Right-back was a strong position in Zeman’s teams. I had to choose from a shortlist including such players as Cristiano Bergodi at Lazio, Dan Petrescu at Foggia, even Marco Cassetti at Lecce. But Cafu, in my mind, represents the ideal right back for Zeman’s system.
It was very hard to solve this puzzle: I had to choose two centre-backs and I did so thinking that they both could complement each other. With that in mind, I didn’t opt for the two best centre-backs that Zeman has ever trained, but I tried to assemble a well-matched pair and settled on two players who actually played together.
Chamot is the most aggressive and physical of the two. He began life under Zeman as a right-back at Foggia, in the 1993/94 season, after arriving from Pisa, becoming a central defender thanks to the Bohemian coach, who moved him into the role where he would go onto to receive a lot of praise during his forthcoming career. In the centre, he played his best seasons, with Foggia, Lazio, Atletico Madrid and Milan, helping the Rossoneri to win the Champions League in 2002/03.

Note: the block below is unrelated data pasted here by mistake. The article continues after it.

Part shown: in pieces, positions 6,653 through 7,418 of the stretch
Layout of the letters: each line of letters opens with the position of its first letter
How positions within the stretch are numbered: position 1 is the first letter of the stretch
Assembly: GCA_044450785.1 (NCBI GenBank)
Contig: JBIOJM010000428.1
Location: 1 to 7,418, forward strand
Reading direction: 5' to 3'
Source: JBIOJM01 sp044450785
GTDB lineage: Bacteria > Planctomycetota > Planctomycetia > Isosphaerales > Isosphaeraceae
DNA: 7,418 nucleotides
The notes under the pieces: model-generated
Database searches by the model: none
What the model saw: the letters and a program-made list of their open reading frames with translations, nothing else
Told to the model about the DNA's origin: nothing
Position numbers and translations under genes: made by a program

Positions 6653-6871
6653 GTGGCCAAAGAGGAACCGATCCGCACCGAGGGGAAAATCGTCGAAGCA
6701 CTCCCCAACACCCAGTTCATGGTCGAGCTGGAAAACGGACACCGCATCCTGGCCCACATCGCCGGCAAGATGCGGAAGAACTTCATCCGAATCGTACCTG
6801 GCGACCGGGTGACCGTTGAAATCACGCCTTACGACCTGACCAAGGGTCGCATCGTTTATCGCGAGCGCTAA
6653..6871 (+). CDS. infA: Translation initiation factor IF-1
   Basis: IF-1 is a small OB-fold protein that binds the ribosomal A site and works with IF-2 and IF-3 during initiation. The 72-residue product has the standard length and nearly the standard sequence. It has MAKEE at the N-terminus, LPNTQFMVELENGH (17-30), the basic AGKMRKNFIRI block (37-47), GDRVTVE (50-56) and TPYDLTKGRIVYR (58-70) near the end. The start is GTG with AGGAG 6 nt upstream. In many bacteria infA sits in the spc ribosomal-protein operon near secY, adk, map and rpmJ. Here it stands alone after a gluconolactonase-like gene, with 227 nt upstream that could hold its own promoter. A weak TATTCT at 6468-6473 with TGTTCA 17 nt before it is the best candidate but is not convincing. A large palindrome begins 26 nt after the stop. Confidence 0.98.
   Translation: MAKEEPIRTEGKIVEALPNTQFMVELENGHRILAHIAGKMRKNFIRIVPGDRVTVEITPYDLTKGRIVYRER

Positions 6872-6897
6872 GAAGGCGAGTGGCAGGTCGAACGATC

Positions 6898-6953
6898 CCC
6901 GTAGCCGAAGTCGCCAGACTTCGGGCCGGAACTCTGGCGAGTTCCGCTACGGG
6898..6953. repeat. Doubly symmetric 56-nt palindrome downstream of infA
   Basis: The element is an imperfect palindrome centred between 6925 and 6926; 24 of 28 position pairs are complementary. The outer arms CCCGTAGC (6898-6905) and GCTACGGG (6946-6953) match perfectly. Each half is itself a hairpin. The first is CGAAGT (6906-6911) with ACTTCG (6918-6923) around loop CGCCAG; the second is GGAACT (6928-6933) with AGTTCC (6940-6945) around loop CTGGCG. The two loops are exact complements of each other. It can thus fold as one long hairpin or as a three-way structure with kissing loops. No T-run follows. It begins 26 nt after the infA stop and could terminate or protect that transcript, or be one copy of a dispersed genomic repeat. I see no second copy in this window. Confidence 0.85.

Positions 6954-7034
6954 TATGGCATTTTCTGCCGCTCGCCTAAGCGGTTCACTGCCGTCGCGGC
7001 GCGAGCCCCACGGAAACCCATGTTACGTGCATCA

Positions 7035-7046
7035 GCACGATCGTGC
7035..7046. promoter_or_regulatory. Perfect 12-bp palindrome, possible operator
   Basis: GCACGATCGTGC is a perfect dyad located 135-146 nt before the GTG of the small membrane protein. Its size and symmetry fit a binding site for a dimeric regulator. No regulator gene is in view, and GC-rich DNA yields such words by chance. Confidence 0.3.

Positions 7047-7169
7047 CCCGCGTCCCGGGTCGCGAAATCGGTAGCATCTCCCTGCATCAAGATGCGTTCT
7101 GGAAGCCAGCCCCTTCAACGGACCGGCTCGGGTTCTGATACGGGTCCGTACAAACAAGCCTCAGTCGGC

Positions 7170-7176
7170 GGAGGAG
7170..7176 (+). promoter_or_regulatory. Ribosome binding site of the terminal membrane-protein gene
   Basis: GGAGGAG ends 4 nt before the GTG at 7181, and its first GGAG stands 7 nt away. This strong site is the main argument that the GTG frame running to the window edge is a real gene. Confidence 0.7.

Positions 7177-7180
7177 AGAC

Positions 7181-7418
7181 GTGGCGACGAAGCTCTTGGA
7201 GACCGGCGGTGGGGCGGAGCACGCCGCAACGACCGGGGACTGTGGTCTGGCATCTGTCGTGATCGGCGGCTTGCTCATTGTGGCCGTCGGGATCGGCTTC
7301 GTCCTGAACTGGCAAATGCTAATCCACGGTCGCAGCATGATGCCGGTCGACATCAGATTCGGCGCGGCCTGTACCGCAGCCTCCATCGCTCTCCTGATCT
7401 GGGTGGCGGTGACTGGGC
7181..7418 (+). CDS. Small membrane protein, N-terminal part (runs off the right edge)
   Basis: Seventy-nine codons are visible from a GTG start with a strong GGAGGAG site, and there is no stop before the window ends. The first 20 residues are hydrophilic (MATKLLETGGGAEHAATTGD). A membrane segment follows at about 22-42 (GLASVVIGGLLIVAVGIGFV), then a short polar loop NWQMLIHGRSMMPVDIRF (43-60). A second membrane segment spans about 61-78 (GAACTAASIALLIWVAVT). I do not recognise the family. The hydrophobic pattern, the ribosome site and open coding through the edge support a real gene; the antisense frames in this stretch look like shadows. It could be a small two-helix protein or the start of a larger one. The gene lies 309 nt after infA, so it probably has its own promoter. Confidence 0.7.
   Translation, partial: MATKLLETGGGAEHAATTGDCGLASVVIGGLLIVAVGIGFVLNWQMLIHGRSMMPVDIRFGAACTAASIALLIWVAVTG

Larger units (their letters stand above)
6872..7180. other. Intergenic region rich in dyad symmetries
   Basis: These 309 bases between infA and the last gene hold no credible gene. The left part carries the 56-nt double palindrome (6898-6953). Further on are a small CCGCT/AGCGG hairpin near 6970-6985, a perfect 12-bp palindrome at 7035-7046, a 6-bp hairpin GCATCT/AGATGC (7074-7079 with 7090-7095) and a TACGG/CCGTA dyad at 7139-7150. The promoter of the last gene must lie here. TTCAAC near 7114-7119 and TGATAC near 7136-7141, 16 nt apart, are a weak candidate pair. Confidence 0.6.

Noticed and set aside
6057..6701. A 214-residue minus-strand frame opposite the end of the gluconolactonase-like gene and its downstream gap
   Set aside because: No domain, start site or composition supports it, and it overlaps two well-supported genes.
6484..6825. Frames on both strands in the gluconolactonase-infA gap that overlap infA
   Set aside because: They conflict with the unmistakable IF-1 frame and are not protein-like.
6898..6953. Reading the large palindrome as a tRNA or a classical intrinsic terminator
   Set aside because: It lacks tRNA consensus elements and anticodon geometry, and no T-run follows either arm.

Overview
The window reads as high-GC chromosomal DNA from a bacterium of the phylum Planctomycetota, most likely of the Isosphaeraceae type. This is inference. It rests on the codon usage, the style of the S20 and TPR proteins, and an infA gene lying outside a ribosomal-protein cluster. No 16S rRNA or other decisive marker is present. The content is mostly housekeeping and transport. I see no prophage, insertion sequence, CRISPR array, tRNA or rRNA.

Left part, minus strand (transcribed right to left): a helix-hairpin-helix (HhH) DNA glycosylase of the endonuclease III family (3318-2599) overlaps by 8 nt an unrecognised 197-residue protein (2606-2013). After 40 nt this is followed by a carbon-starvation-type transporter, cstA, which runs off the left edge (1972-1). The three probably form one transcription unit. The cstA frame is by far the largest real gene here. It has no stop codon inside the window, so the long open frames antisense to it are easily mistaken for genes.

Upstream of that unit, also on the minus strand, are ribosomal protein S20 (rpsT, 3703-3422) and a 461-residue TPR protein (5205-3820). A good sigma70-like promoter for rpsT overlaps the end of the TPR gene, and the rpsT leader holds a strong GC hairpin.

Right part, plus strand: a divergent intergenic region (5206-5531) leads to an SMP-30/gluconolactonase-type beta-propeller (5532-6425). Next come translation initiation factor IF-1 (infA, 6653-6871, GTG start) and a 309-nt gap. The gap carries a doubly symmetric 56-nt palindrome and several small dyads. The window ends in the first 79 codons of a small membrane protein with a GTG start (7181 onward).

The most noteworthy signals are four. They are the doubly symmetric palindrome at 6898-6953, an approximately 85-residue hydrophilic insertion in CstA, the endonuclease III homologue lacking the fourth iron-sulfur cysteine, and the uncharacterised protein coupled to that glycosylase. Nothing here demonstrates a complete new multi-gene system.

I could have picked Aldair, of Roma, or Salvatore Matrecano, of Foggia, or even Angelo Consagra, who Zeman trained during his first experience, at Licata. But Alessandro Nesta is the perfect expression of the central defender – good feet, playing with his head high, always ready to sprint in order to make the whole defence push forward.
Yes, forward. In Zeman’s sides, the last line of the formation always has to play like a spring, working like an accordion with the midfield. This is the way to keep the three lines always close to each other.
Nesta was the perfect leader for all the defence. He was able to stop the opponents’ attacks and, immediately, to make his team start again – a sort of defensive director.